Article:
Introversion and extroversion have to be some of the most confusing terms out there. "Introversion" and "introspection" or "nonconfrontational-ism" get used interchangeably. Extroversion is seen as constantly seeking out social situations and introversion is seen as constantly shying away from social situations. Extroversion is seen as being exciting and entertaining while introversion is seen as being a thoughtful observer.
I see introversion and extroversion the same way Carl Jung saw the two concepts: what makes you one or the other is based on how you get your energy. Do you feel energized by being around people or do you feel energized by being alone?
I consider myself a social introvert. I get my energy from being alone, but I crave social situations. I love being out and around people, but I find it incredibly draining. This can attribute to some level of quietness -- when it takes so much energy to talk to people, why would I do small talk? -- but a quiet person isn't necessarily an introvert.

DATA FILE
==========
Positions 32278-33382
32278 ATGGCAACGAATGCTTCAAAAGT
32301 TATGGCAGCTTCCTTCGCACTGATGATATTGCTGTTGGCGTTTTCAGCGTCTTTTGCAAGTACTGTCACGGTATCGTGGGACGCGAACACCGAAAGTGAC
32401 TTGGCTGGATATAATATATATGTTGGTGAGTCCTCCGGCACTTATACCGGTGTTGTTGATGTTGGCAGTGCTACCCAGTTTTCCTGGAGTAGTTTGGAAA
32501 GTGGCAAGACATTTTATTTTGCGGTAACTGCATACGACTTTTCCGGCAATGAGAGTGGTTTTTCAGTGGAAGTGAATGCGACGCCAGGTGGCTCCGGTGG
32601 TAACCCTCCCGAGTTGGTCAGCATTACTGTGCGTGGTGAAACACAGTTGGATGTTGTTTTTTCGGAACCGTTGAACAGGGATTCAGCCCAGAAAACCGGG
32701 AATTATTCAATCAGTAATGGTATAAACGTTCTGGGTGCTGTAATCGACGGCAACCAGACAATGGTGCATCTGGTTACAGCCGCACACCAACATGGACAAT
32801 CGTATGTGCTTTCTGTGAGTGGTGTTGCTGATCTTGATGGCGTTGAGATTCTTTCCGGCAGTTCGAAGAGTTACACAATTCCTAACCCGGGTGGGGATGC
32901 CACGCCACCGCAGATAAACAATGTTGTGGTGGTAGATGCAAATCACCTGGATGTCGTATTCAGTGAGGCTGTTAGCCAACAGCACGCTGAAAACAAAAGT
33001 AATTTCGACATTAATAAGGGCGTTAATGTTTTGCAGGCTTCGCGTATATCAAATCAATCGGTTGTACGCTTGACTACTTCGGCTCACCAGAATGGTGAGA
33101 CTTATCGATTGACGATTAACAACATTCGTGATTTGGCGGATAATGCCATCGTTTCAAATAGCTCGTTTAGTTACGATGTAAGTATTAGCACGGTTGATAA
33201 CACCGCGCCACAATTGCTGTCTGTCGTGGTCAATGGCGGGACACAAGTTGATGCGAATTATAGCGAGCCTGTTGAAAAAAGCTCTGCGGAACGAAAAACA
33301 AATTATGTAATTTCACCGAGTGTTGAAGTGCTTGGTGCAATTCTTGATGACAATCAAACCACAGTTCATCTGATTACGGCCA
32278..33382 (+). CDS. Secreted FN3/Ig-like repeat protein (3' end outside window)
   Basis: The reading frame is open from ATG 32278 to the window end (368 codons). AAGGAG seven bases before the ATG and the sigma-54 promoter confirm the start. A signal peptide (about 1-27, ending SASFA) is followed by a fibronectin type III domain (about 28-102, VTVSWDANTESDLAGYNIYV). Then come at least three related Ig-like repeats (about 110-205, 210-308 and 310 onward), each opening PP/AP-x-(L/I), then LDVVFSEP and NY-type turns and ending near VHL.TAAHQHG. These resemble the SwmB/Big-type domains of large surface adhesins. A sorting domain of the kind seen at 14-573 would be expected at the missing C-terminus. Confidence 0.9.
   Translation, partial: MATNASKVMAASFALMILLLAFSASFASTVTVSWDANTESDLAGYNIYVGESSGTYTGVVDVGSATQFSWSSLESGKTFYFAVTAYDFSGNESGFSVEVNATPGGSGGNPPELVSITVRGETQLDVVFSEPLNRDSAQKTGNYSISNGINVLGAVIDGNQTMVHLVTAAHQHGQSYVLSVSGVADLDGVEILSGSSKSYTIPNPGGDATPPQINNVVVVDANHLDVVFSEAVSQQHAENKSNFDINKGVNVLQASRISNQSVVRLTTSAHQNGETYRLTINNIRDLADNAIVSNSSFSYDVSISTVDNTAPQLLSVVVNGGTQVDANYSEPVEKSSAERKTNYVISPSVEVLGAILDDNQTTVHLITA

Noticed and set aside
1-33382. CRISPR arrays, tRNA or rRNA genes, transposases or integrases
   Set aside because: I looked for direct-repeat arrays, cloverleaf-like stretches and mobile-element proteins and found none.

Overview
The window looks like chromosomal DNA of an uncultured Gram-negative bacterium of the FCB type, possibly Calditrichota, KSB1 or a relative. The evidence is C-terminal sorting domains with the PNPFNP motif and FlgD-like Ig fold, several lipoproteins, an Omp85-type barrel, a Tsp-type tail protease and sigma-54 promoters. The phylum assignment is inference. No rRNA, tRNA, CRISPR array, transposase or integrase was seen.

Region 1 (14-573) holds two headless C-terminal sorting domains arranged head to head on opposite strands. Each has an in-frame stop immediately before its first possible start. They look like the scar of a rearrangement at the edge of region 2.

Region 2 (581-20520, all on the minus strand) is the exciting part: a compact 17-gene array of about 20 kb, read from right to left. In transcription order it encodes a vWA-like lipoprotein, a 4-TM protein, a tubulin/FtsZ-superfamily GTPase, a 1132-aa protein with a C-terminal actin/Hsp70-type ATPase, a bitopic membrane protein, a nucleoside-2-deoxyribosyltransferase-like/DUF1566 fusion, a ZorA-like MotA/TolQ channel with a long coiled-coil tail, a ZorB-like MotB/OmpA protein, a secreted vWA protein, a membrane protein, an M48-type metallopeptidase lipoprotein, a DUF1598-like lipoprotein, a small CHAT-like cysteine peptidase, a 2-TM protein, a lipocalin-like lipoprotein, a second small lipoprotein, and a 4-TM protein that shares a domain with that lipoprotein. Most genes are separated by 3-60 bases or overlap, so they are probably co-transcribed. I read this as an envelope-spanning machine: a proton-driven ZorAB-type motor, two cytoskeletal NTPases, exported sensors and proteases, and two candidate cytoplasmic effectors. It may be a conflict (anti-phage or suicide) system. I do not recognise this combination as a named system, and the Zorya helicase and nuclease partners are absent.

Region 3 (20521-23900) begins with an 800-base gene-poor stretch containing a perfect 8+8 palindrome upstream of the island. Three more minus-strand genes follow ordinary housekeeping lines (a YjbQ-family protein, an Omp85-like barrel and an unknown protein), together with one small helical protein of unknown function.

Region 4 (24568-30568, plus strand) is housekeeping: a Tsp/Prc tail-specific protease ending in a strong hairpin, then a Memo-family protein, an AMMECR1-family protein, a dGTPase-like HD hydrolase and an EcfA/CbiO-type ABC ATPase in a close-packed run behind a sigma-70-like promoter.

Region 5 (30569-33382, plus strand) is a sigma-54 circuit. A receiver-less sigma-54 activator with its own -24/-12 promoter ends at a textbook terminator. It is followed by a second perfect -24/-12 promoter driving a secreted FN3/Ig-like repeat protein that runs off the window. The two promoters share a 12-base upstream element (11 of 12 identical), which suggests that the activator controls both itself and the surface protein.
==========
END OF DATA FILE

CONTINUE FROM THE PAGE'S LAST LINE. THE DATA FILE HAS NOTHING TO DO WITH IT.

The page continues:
As you can imagine, this is incredibly frustrating. I thrive on being alone -- I can't tell you how many times I've told my husband "I've run out of social" when being out for too long -- but it's not as fulfilling as engaging with a group. Likewise, if I'm out and around people for too long, I become downright antisocial, with no energy to even smile in response to whatever someone is saying.
So it's all about finding that balance, never spending too much time alone and never spending too much time around people. Which is not exactly easy. Sometimes you don't get a choice in whether or not you are around people, whether or not you are alone for extended periods of time. But there still has to be that balance.
I think the only thing more frustrating than a social introvert is an asocial extrovert, who craves being alone but gets their energy being around people. And even then, it's all about the balance. As the hardcore yogis would say, the sthira and the sukha.